When the famous management consultant Peter Drucker said “you can’t manage what you can’t measure” I doubt he imagined a world where almost anything could be measured and that data instantaneously transmitted to a system where machine learning and smart algorithms could analyse the data and provide support for business decisions.

But that’s the world we are heading into.

By the end of this decade, there will be around 20 billion devices connected to the Internet. You’ll scarcely be able to walk into a room that doesn’t have some sort of connected device. That might be a lighting system, air-conditioner or window-shade if you walk into an office. But it also includes all there smartphones and tablets we carry, TVs and media players in our lounge-rooms, smart speakers like the Google Home and Amazon Alexa or the security cameras that protect our assets.


Intelligent enterprises effectively use their data assets to achieve their desired outcomes faster – and with less risk.


For businesses, those devices, which are typically the most popular are just the tp of the iceberg. In a factory, sensors, that connect to intelligent systems, will tell you when they aren’t operating at their optimal efficiency so you can adjust their performance. On farms, livestock can be tracked – not only for their location but their health with sensors now able to measure and transmit vital information.

The Internet’s purpose has always been to connect computers to each other. When Dr Robert Metcalfe created ethernet, for physically connecting devices together, Or Dr Robert E. Kahn and Vincent Cerf invented TCP/IP so computers could communicate using a common networking language, these didn’t expect their inventions to so fundamentally change the world. As Dr Kahn recently said “It wasn’t obvious that the internet was ever going to happen or even be a good idea”.

Those tools developed in the 1980s are now used to connect almost any devices that can capture and transmit data.

Business application

The recent announcement by the operators of Sydney’s train system highlights how the IoT can benefit a business’ customers. By using sensors that weigh each carriage of a train, the rail authority can deduce whether a carriage is full or has lots of empty seats. That information is sent to a central service that delivers the information to commuters through apps that allow them to easily find a seat.

In Europe, the Hamburg Port Authority manages the third largest harbour in Europe. The authority’s CEO, Jens Meier says their challenge is to double the port’s capacity without doubling the space it uses. And that means they need to use the existing infrastructure more intelligently and sustainably.

That means collecting data, processing it quickly and delivering useable information to people on the ground in realtime. That happens through the collection of data using IoT devices such as sensors, sending that to the SAP HANA cloud for processing and to workers on the ground using tablets and other portable devices. In the first three months after going live with their transformation predict, the port was able to increase efficiency by 12 percent. And the data isn’t just about the port. Hamburg can communicate with ports around the world to become more efficient.

In Buenos Aires, new sensors deployed as part of city-wide IoT project let them bring together data from multiple sources so that the city, which is located at the mouth of the Río de la Plata, can be forewarned when there’s potential flooding. This is a major concern, particularly after the 2013 floods which took many lives and destroyed vital infrastructure in the densely populated city.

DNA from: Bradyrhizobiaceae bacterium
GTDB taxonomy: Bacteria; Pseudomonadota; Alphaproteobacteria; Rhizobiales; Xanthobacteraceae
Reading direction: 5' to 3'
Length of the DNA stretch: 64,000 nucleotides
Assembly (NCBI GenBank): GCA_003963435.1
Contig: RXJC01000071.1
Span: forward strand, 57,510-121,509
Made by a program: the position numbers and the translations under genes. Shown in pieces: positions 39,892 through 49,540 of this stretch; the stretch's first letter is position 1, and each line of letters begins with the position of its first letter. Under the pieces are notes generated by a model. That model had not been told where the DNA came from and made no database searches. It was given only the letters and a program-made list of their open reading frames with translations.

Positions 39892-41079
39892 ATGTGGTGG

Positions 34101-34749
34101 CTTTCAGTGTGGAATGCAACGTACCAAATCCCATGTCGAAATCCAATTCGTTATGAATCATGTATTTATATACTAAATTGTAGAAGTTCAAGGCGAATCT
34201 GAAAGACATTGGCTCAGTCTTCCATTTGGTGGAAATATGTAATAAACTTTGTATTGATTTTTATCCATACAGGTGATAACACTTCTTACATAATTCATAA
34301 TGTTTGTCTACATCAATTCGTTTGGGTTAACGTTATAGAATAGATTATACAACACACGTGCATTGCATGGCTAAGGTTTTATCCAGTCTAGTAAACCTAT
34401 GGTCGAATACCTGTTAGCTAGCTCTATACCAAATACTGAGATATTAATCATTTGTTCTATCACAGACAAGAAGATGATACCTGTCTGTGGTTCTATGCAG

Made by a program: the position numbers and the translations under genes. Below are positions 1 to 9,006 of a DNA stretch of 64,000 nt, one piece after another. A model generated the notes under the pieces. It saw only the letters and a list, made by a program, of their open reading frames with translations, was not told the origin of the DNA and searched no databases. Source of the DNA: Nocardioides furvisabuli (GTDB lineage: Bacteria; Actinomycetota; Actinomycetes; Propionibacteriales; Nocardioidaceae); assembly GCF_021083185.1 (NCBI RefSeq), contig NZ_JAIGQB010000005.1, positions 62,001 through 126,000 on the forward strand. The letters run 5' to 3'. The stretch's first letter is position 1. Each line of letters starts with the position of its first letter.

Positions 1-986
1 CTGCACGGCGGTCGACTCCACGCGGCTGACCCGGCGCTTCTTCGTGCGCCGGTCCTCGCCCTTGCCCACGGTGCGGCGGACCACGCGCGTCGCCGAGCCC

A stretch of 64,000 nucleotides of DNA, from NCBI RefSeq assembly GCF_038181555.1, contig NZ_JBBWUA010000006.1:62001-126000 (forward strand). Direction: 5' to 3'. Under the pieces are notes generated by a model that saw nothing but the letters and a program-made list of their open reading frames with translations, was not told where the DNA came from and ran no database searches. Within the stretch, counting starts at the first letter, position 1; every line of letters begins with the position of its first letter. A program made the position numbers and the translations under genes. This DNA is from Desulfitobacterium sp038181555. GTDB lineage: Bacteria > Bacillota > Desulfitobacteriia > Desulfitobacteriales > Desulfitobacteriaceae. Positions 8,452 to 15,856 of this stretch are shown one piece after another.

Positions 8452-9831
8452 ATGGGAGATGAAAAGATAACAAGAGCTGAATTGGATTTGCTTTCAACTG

How do you prepare to integrate IoT into your business in this way? “Use proof of concepts to learn and explore how to improve processes, to create new business processes or even new business models”, said Rob Delnoij from the SAP Innovation Office. “Infrastructure and networks and skills will follow”.

So, where is the IoT business now? Gartner says IoT is moving beyond the hype into a much more pragmatic and operational phase of planning, execution and value delivery. So businesses are now looking for best practices and critical insights from their peers across different geographies, verticals and use-cases.

Delnoij said “Business processes that have the potential to be improved or reinvented based better, more accurate, real-time information being available are good candidates for IoT-based solutions. IoT is about connecting things, people and processes”.

But getting it right will be a challenge they say. Gartner predicts that by 2021, 30% of IoT investments will fail to meet planned business objectives. And by 2020, just 25% of managed IoT service engagements will guarantee an ROI. Making sure you’re on the right side of those numbers will take some careful planning and work.

The platform should be flexible to support all kind of IoT processes and devices and have open APIs said Delnoij. That will simplify integration to business processes

“The platform should be scalable so it can grow and support future developments and provide support for edge computing,” he added. “While it is also crucial to choose a platform that provides other emerging technologies such as machine learning and blockchain to ensure you can fully leverage all the information you receive from your IoT sensors”.


Intelligent enterprises effectively use their data assets to achieve their desired outcomes faster – and with less risk.


About The Author

Anthony Caruana is a Melbourne-based technology journalist who writes for Australian Macworld, The Australian Broadcasting Corporation, several titles from Next Media, IT Wire and many other publications. SAP is a corporate member of the Which-50 Digital Intelligence Unit. Our members provide their insights and expertise for the benefit of the Which-50 community. Membership fees apply.

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